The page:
There are many, many things reminding women and their partners to check for lumps in their breasts and to get pap smears done and most of us try to take care of things in those areas. Our doctors are becoming, for the most part, aware of the seriousness of what can happen when lumps and nodules go awry. But what about the guys and their lumps and bumps? Whilst there aren’t as many men with “breast” cancer (10% of all cases are guys) and they most certainly won’t be showing up with ovarian or uterine or cervical cancers, they can have major problems with their prostate.
Up to very recently, prostate problems were regarded as old men’s issues and it was the unusual doctor that actually did an annual exam on a guy. Yes, they joke about farting and writing in the snow, but try to talk about the prostate or that area of a guy not working, well, whoa now, don’t be going there! Some nasty data is emerging about the average age of problems showing up. Would you believe early 30’s? And as a female with a male in the house (not one of my cats they’re both girls), I know that he had quite a problem with getting his doctor to take things to the right end of the exam. I figured his doctor was afraid of doing it because then he would have to get it done himself.
What can we as therapists do to help prevent problems from “arising” or showing up? Mind you, that is one of the problems insofar as, things don’t rise up the way they used to when the guys and body parts were younger. In our case (female that is) if we have a bladder problem, that’s pretty much all it is. You know bladder + kidneys = water works. For our males, well, they’ve got a gland that can (forgive the pun) screw things up. Just a side note, the female version of the prostate is called the skene’s gland but that’s for another time.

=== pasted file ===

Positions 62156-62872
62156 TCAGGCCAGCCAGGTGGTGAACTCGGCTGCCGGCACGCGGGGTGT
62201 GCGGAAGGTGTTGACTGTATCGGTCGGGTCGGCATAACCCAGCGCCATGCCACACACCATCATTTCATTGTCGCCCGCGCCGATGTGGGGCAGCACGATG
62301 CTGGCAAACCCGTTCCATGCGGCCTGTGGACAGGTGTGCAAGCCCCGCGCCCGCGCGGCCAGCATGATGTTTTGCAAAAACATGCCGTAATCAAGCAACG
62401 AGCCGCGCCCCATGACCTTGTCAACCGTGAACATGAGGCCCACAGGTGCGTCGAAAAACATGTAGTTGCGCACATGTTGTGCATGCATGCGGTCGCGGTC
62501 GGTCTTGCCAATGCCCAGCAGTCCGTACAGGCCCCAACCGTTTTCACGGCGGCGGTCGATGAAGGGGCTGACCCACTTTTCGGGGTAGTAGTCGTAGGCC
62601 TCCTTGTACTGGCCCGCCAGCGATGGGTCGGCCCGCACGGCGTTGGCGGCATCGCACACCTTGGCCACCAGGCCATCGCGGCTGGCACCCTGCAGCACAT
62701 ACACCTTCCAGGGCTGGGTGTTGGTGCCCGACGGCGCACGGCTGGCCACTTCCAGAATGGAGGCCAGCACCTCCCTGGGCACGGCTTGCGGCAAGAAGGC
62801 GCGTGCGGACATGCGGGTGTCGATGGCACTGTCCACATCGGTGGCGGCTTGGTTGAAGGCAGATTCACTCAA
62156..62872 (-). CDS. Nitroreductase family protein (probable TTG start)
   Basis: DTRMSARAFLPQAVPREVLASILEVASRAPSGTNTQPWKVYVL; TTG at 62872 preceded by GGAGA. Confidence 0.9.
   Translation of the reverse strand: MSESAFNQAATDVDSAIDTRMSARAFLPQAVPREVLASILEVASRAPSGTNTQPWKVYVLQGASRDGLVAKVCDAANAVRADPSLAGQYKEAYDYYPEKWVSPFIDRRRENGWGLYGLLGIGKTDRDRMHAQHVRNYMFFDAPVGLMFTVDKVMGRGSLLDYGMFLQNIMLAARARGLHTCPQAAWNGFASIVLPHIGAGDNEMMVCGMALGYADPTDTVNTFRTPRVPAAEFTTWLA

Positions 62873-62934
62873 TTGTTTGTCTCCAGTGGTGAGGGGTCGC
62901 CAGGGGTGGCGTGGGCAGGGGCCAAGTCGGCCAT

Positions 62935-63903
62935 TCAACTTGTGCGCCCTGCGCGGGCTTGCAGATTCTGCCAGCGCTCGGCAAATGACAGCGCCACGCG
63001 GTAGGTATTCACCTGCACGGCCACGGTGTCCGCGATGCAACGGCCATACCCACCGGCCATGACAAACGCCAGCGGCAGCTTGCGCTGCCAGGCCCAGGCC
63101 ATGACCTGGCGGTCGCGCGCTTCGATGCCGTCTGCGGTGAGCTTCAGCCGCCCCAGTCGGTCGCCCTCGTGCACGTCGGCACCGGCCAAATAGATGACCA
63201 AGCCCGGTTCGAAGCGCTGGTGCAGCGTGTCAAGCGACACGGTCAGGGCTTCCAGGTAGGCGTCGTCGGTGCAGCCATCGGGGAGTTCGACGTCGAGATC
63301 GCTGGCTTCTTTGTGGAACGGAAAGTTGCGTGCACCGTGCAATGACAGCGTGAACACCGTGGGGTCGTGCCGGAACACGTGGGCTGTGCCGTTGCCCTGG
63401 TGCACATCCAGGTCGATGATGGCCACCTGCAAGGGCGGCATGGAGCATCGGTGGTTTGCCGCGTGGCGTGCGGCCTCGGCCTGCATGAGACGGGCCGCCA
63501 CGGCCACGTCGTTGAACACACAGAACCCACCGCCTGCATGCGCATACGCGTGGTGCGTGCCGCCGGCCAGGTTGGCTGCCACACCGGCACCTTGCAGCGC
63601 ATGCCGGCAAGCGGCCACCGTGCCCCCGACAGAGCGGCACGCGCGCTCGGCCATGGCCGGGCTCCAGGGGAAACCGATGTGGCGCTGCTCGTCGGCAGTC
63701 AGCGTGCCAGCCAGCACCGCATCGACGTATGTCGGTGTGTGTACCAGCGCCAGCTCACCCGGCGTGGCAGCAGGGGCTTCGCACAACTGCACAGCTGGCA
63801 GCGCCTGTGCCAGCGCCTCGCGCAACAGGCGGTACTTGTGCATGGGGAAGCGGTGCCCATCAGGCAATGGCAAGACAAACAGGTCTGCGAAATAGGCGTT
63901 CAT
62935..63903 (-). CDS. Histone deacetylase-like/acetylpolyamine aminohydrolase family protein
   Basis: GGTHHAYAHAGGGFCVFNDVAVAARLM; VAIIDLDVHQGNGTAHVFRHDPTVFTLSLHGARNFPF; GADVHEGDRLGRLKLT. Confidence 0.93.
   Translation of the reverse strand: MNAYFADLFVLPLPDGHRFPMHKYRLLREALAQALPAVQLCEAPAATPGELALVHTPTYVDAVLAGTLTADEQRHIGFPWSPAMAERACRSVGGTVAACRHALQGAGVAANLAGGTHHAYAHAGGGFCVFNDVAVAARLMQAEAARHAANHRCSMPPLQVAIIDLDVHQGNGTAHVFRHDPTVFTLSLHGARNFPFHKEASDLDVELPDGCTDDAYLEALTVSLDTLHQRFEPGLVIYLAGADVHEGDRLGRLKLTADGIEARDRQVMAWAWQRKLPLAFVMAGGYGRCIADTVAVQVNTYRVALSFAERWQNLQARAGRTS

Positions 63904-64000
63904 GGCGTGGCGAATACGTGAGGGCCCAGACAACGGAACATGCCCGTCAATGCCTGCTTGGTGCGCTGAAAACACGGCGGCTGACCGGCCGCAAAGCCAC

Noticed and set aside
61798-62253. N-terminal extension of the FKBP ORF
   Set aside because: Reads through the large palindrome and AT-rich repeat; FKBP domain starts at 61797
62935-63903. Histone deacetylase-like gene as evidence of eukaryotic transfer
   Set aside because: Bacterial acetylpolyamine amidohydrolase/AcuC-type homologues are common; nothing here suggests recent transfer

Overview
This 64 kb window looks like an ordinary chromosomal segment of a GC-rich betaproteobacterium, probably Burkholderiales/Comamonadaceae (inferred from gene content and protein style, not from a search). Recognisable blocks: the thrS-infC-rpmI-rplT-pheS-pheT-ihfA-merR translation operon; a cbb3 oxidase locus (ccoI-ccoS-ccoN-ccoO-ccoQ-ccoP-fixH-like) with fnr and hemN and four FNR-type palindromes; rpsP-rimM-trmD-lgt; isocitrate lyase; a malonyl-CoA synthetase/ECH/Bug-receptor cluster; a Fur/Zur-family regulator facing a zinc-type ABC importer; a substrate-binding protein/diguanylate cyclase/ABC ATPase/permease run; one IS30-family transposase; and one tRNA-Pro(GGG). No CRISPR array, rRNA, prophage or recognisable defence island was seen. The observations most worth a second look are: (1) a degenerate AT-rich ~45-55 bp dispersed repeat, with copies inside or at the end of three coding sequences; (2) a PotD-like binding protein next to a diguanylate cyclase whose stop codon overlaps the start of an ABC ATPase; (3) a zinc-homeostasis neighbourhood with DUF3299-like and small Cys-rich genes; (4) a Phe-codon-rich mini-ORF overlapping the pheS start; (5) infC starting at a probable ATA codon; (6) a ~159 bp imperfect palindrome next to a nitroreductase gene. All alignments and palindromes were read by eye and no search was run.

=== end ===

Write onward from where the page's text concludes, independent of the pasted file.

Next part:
The prostate gland’s function is to secret a slightly alkaline fluid, milky or white in appearance, which usually constitutes 20 – 30% of the volume of the semen. In human prostatic secretions, the protein content is less than 1% and includes enzymes and prostate-specific antigen but also zinc with a concentration of 500 – 1,000 times the concentration in blood. Normally, this glad is supposed to be about the size a walnut and should weigh in at about 11 grams. The urethra runs through the prostate and gets checked out via a digital exam through the rectum. So, imagine what happens to the water works should this little gland swell. Decreased urine output with back up into the kidneys. But since it’s situated at the exit point of the digestive system, well, that gets into trouble also. Mind you, in this case bigger isn’t better.
When the prostate gets enlarged, erections become unstable or not happening at all. Now, for us females, our body’s lack of response can be countered with lubrication or increased stimulation (decreased stress too). To a guy, there is no denying when the penis isn’t responding. Emotionally, this can be devastating to both parts of the couple. Outside of that impact, the impact on the excretory systems can be disastrous, even life threatening. A visit to a doctor is recommended. However, there are oils that can be a great help in getting things back in balance and working. Bear in mind (or in body), the blends won’t/can’t do anything if the guys doesn’t use them more than once in a blue moon. If he’s serious about getting things functioning better and ideally without surgery, he going to have to use the blends a couple of times a day probably for the rest of his life. But it all comes down IF he uses the blends.
The blog for December 5th, 2011 has several good, tried and tested blends that you can down load for your references. The blends below are different again. I’m using major phyto hormones in these and, with the exception of the cookie blend, shouldn’t be used by females since studies have shown that the hops and the vitex will mess up female hormone balances. The rose oil which contains fairly high levels of phyto-estrogens is being used extensively in France in the treatment of prostate cancers.